By Michael Patrick, Ph.D.
A few of you may recall a joke from the ancients, namely, Cheech and Chong, that “just because you’re paranoid, doesn’t mean they aren’t out to get you.”
Sam Walker, an ex-pat journalist and friend was commenting recently that the coordinated protests, hijacked into violent riots and fundraisers in several cities, were egged on by elected officials who brushed aside safeguarding private and public property, and protecting the lives of innocent residents. Forget the social distancing forced on others locked up at home. Sam rightly observed that “the mayhem is the point.” Stirring up fear and dread in the cities has served the purposes of those seeking greater controls and political power. The injuries and death of innocents, including black citizens, will be chalked up to collateral damage. Rest assured, things will grow more violent in the coming months.
Admittedly, I buried the lead: The most damaging outcome of Covid-19 was not the latest virus itself; it was how it was used to help collapse America.
That’s why, as a result, it’s time for me to make some changes in the time I spend allowing my life choices, personal affairs, and relationships to be mediated by apps and social media .
Since my experience in China, where most things are only permissible via the state, I’ve grown attentive to what it means to no longer live in a country where you can truly live freely.
By free, I mean that you can stand up and travel when and where you please, associate with whomever you want, live by your convictions, express what you want, communicate your thoughts with others, and enjoy privacy for your own affairs without a monitor granting you permission. We considered these rights in the U.S. Bill of Rights as issues fundamental to our former manner of life.
For starters, consider some of the fallout of Covid-19.
We’ve acted as if we considered social media —Facebook, Instagram, Twitter, Snapchat, Gmail, TicToc, Google, and others as our rightful playground and that the commercial owners and operators would never dare violate the sacred trust of the First Amendment.
We were wrong. That is simply not a sustainable truth anymore. Nearly everyone I know has friends or friends-of-friends who’ve had their content checked and removed because the entity, e.g. Facebook, didn’t agree with their outlook.
People are no longer allowed to communicate particular ideas that differ from those who wish to control our society and culture in keeping with their own aspirations and ambitions.
I am shortening the rant here for now, just to say that Americans are beginning to live in a surreal world—somebody else’s tightly controlled narrative—in which life’s basic choices—to go, to say, to associate, to behave or misbehave, to get information about the world around us depends entirely upon our compliance, and the permissions and approvals of others.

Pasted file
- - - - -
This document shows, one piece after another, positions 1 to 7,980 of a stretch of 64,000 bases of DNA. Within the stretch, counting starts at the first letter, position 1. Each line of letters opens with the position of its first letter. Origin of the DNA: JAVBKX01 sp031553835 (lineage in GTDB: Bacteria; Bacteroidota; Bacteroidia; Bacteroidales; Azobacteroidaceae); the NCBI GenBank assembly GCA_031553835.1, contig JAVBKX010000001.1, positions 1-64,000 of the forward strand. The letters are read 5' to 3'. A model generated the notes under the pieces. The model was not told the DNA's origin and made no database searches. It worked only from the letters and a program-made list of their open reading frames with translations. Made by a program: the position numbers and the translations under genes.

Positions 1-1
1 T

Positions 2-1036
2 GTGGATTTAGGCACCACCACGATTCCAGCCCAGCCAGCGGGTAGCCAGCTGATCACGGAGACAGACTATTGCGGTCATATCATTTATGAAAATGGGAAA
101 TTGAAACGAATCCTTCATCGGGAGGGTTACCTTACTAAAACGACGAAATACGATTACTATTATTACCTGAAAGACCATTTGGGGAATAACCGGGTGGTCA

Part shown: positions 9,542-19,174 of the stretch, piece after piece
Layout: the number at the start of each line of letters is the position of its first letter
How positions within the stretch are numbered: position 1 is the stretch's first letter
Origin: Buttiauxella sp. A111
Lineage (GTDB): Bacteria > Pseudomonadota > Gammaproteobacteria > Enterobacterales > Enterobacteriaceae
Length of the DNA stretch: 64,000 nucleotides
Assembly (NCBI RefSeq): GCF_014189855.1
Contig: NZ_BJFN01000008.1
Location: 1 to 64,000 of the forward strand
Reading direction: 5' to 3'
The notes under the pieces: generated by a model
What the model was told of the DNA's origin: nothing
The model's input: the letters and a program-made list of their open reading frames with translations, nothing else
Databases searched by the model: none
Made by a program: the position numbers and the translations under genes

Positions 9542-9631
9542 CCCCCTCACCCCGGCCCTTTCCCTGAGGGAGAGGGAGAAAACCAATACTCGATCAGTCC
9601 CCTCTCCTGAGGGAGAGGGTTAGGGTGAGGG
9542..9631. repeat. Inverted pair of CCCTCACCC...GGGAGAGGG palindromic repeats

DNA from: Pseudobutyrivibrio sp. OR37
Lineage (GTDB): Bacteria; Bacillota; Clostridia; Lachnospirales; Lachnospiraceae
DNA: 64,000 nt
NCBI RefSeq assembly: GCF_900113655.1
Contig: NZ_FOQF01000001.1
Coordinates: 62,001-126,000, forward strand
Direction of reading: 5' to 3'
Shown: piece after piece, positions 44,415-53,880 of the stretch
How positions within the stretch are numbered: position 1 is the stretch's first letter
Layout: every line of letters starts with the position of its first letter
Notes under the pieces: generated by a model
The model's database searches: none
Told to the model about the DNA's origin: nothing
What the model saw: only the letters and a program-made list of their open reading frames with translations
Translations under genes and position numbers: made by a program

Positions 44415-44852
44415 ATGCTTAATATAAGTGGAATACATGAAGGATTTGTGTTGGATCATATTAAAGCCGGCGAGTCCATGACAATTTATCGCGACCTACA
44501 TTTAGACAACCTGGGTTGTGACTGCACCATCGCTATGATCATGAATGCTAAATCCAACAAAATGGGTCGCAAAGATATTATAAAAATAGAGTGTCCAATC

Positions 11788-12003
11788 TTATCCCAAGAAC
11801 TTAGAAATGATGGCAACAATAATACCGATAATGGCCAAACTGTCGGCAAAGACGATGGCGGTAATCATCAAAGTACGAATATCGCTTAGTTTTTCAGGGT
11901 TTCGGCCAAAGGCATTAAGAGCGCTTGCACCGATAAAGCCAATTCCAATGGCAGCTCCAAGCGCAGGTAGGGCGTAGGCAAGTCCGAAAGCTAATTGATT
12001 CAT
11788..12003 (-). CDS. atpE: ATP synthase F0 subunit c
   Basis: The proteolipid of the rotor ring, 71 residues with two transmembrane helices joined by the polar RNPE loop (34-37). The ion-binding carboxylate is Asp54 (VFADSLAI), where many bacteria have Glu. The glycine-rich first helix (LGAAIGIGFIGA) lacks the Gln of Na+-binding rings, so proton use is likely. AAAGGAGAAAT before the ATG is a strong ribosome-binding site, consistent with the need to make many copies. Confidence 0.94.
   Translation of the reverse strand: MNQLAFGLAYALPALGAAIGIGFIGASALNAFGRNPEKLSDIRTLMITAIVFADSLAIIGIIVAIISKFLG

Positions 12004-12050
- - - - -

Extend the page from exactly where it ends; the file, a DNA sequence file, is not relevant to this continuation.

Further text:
In response, I am deliberately and steadily disconnecting. For example, when Twitter recently started censoring accounts of some people who were displaying the Star of David because Twitter considers it “hateful imagery,” I closed my Twitter account. Not only because their actions violated freedom of religion, but also freedom of thought, freedom of speech, and association. The fact that I have Jewish ancestory mixed with my feisty Scottish heritage is not overlooked by me. Yes, Twitter recanted to pressure, but the politically correct watchdog still lurks and bites the folks it doesn’t like.
I am considering next steps now that it has become clearer that our social media giants and the national press have teamed up to go after alternative voices among countless qualified medical practitioners.
They are worried about doctors speaking freely in all sorts of upcoming health-related circumstances, including government ambitions for social and cultural controls, and tacitly forced inoculations. Your choices will most likely be heavily restricted without proof of injections.
I once had a voracious appetite for reading and watching everything. I wanted diverse perspectives. Despite the internet, that effort via mainstream outlets has all but vanished. There are far fewer distinctly different stories selected and made available to the regular public. The narrowly prescribed storylines are all nearly identical, with minor exceptions in preferring one side or the other, but only a handful of genuine alternative voices. The media drumbeat to “get in line” on any issue is monotonous.
In my experience, the press in America is simply no longer legitimately free. By consensus, it follows a narrowly prescribed narrative and they broker no serious dissent. The press was once the voice for the voiceless. They are now the silencers for anyone not on “the talking points” list for their brand of social and cultural change.
Like the Chinese under one-party rule, Americans are fast growing accustomed to this “new normal” following the driving fears of Covid-19. Now that speech is increasingly under control, freedom of movement and freedom of association—they call it “contact”—will become practically regulated, expanded, and controlled at all levels.
Don’t be lulled to sleep by convenience. Once the gates close to the corral where you have been herded, they won’t easily reopen them.
Don’t be paranoid, but be open to listen to the deafening sounds of state intrusiveness, identification, and control. The control freaks are all now happily moving forward “for your own good”.
Pardon me while I publish this to a narrowing readership, if and wherever I still can.